A couple of years ago, a republished series of Ayn Rand’s books were high on the list of Bookworm’s most requested books.

 

These were mainly popular with Vietnamese university students who were intrigued by Rand’s philosophy, Objectivism, which has as a major precept that man exists for his own sake; that the pursuit of his own happiness is his highest moral purpose; that he must not sacrifice himself to others, nor sacrifice others to himself.

 

Rand’s Objectivism, a celebration of laissez-faire capitalism, was recently defined by commentator, Jonathan Freedland, as an ideology that denounces altruism, elevates individualism into a faith and gives a spurious moral licence to raw selfishness.

 

This year there’s been another influx of requests for Rand’s works, which may have something to do with President Trump nominating The Fountainhead (1943) as the one fictional book that he thinks is worth reading. In an interview with America Today he said that the book relates to business, beauty, life and inner emotions… everything. During his election campaign he stated that he identifies with its main character Howard Roark, a prominent architect of singular vision who ensures that public buildings he created are dynamited because his blueprints were not followed exactly to the letter by bureaucrats he describes as corrupt parasites.

 

In 2008, Secretary of State, Rex Tillerson, nominated Rand’s Atlas Shrugged as his favourite book, in which the main protagonist, John Galt — a capitalist philosopher genius who believes in the right of the individual to use their power, minds and abilities solely to profit themselves — strives to bring about the collapse of economic and social structures of collective society to further his goals. He harnesses the most influential creative agencies to spin his message. CIA head, Mike Pompeo agrees with Tillerson’s choice.

 

Speaker of the House, Paul Ryan was reported in 2005 to have made Rand’s works required reading for his staff, though recently, due to Rand’s professed atheism, he’s downplayed the importance of her influence on him. Other officials have allowed Objectivism to run parallel with, or have validated it with quotes from, their particular testaments.

 

A Different View

 

A novel from 1935 that has soared up most bookselling lists since the last US presidential election is Sinclair Lewis’ It Can’t happen Here which is about the rise of an authoritarian fascist leader in the US. It’s about political radicalization and social upheaval in depression-ravaged US. It was a runaway best seller.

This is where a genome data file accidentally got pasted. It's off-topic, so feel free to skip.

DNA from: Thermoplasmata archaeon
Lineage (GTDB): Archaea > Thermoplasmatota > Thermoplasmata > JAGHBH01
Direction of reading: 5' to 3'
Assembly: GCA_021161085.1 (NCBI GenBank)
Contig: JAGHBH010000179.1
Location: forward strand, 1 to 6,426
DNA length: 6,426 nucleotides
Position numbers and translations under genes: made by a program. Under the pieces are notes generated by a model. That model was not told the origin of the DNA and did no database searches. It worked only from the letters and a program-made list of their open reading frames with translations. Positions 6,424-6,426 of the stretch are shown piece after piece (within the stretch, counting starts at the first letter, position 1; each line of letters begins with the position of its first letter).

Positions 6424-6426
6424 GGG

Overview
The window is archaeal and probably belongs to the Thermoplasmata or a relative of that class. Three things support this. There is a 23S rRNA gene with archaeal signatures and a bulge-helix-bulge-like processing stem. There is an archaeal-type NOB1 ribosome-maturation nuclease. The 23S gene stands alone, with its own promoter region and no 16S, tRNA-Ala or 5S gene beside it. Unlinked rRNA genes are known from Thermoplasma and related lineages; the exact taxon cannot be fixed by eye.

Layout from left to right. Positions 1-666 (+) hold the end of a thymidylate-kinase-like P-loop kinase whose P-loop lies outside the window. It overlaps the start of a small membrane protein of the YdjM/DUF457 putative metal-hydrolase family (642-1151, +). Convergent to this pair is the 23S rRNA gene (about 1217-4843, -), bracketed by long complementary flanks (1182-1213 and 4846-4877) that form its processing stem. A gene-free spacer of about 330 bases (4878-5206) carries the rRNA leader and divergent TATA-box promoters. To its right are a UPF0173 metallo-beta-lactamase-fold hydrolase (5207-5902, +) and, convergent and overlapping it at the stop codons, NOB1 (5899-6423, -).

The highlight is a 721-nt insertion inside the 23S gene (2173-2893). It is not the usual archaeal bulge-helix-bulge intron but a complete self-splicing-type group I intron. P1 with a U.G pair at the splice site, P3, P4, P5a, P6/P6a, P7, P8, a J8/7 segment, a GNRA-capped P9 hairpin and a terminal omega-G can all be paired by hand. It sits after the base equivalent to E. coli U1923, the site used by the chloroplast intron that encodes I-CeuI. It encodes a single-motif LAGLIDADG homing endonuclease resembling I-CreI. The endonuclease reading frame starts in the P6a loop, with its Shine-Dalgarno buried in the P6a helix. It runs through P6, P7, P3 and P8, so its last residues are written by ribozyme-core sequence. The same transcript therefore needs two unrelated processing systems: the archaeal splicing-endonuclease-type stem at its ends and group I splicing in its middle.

An ignorant rabble rouser, Buzz Windrip wins the 1936 presidential election with the support of millions of poor and angry citizens whose rallying cry is: “We are on relief. We want to become human beings again. We want Buzz!”

 

A 2016 review by Jules Stewart includes descriptions of a Windrip rally in Madison Square Garden after which the novel’s journalist hero describes Windrip’s rhetoric as being irresistible to his thousands of downtrodden admirers. He later can’t remember a word Windrip said. But it doesn’t matter; if Windrip contradicts himself, backtracks on policy or simply spews out a torrent of lies, he tells them what they want to hear. Every American will be guaranteed a minimum income of US$5,000 (US$88,000 in today’s money), US-hating Mexico will be severely dealt with and Jewish bankers will be punished for landing the country in this mess.

 

Windrip unveils his 15-point manifesto, which includes prison or the death penalty for anyone advocating communism and the recognition of Jews as fully Americanized, so long as they continue to support Our Ideals.

 

After winning the election, supported by media moguls of the day, he orders an invasion of Mexico and incarcerates political opponents in concentration camps. US refugees flood into Canada.

 

Sinclair Lewis, a social leftist and satirist, was Americas’ first winner of the Nobel Prize for Literature.

 

Alternative Realities

 

Other hot commodities by left-leaners on best bookselling lists are Margaret Atwood’s A Handmaids Tale (1985) — a searing warning about institutionalized sexism and misogyny in a theocracy called Gilead, and Orwell’s 1984, published in 1949.

 

With the recent Mother of all Bomb drops, Father of all Bombs taunts, almost daily bombing of civilian targets, and the posturing with nuclear rockets by big and small nations, we hope that another oldie, Neville Shute’s post-apocalyptic On the Beach (1957) doesn’t have to come up for revival any time soon.

 

After a nuclear holocaust, with spreading radiation killing all in its path, Melbourne, Australia, is the remaining outpost of a dwindling population, holding on by a tenuous, but ultimately futile, thread of hope.

 

Truong Hoang is behind the bookshop, Bookworm. For more info click on bookwormhanoi.com or visit their shop at 44 Chau Long, Ba Dinh, Hanoi

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1 comment

  • Comment Link Gerry Flynn Gerry Flynn Jun 11, 2017

    On the Beach was an absolute classic and it's been a while since I've read through it, but some of the most memorable parts of it still stay with me. The differing responses to the inevitable demise brought up some wonderfully human reactions to imminent death - the high-speed drag racing scene that picks up when the residents of Melbourne all start to come to terms with the fact that soon enough they'll all be irradiated corpses littering the roadside. Given the British public's rabid enthusiasm for retaining nuclear weapons, I'd say this is still sadly relevant.

    If you enjoyed On the Beach, feast your eyes on Fail-Safe by Eugene Burdick and Harvey Wheeler - it's maybe somewhere between On the Beach and It Can't Happen Here.

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